In this first example, Zaletel is chasing back as Koper bear down on Celje’s goal. He’s slightly behind the man on the ball for Koper whose shot rebounds off the bar. Zaletel is able to react fastest and in his own box under the pressure of another forward, he doesn’t panic and instead of attempting to clear the ball with his head where he would have to generate much of the pace himself, he calmly heads the ball back to the ‘keeper, relieving the pressure his side were under.
In this next example, Celje give the ball away in their own third, and immediately Zaletel (in the top picture, on the edge of the box, wearing white) is looking for Maribor’s forward. As the player on the ball approaches Celje’s box, he’s constantly scanning his surroundings, making slight adjustments to his body position all the time, and then when the ball looks like its going to be drilled across the box, he takes up a stance that allows him to react to whatever cross is delivered. The ball evades him, and he ends up being quite flat-footed when the ball ricochets in a dangerous area.
Here is an example of how Zaletel’s capabilities still need some work and highlight Celje’s lack of confidence in their defending this season. The ball is advancing down the left with the Olimpia player in a lot of space. Zaletel has taken up a position that allows him to man mark their most central striker, but is too conservative in his positioning, choosing to try and block the goal and occupy the man. When Olimpia’s winger beats Celje’s left-back, Zaletel fails to get touch tight to the forward, so when the ball is played into his feet, he’s unable to make a challenge and ‘keeper is beaten at his near post.
Zaletel is able to contribute in both areas with his aerial presence. He’s not the tallest player, but has a good leap and anticipates the flight of a cross or long ball well. In the example above, the ball is whipped in from a free kick, and Zaletel manages to avoid being caught underneath the flight of the ball, wins the duel in the air with the Mura defender, and powers the header past the ‘keeper. Many of the goals Celje have conceded this season have been played into the box at ground level, as Zaletel is able to deal with many of the crosses his side face.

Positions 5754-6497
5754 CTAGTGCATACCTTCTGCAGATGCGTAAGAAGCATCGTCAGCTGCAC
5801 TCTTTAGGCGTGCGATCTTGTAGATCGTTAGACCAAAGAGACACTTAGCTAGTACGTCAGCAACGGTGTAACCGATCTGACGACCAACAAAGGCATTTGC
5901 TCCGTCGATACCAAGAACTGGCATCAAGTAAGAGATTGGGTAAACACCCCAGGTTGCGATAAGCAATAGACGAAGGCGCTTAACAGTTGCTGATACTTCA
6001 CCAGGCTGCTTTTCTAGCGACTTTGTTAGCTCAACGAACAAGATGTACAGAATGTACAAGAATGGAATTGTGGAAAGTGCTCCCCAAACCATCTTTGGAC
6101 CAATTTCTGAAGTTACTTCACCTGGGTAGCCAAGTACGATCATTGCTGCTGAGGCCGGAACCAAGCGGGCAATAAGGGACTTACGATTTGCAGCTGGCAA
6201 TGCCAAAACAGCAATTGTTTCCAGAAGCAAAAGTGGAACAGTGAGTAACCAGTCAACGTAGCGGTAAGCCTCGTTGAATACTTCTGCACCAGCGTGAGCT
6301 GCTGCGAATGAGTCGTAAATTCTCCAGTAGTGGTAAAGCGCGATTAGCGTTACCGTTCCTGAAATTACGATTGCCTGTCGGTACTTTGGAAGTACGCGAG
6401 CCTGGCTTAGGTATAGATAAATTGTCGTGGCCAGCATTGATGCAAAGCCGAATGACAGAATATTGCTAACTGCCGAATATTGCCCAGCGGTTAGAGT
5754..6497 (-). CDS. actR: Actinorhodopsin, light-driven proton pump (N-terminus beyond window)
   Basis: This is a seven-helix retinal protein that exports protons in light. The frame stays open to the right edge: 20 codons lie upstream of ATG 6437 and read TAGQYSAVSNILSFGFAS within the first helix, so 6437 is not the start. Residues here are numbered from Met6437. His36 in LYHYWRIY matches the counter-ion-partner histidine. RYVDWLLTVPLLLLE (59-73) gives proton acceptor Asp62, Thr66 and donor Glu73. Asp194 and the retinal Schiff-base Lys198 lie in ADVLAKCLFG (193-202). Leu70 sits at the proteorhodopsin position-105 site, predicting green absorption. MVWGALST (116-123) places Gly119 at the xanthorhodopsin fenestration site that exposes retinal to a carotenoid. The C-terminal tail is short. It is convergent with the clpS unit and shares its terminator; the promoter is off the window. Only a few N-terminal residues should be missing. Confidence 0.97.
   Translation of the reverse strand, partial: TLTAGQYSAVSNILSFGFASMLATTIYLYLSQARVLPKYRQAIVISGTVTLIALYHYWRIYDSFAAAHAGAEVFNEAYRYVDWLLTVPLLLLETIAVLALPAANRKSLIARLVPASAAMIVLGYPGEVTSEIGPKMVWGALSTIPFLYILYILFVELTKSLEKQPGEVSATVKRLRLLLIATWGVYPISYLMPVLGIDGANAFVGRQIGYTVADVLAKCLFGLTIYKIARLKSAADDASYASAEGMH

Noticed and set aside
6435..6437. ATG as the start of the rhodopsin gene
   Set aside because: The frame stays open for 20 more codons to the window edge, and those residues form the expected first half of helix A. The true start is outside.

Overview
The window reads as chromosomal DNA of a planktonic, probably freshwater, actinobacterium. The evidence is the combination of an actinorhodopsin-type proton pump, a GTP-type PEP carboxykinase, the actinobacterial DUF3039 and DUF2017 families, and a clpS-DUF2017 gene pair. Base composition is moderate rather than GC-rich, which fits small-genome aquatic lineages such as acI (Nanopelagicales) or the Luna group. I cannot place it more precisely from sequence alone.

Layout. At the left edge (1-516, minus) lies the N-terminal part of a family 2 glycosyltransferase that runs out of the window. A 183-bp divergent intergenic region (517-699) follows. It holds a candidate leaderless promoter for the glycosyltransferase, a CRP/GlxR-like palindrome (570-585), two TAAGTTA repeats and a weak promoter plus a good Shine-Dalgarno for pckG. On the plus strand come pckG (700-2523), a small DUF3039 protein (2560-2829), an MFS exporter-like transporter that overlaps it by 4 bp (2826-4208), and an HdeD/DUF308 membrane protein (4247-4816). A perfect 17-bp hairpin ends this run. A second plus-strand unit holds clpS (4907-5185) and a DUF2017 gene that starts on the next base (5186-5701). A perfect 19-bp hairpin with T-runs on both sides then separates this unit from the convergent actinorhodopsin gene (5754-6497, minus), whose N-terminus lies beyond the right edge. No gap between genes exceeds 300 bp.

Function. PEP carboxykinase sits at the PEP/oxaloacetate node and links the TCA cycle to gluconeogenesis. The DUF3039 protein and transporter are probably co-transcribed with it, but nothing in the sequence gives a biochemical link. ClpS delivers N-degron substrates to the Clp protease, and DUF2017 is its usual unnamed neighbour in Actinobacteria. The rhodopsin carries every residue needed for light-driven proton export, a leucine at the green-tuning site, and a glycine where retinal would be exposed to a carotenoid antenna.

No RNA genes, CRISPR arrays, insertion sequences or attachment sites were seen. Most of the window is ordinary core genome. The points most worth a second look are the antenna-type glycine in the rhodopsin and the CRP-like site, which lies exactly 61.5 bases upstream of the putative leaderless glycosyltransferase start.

This final example highlights some of Zaletel defensive naivety, with Tabor Sezena able to dominate a game against the current champions. Tabor’s attackers double up on Zaletel (in the opening picture Zaletel is in blue and yellow, and has two players in white closest to him) when they realise a long, straight ball is about to be played over the top. While the ball is in the air Zaletel holds his ground not reacting quickly to the flight of the pass, and not checking to see if the attackers have run in behind. By the time he realises the ball is sailing over his head, he turns and tries an audacious clearance with an outstretched foot but misses it. He’s let off the hook after the attacker fails to convert the chance, but a lack of communication between the defence contributed to how this scenario unfolded.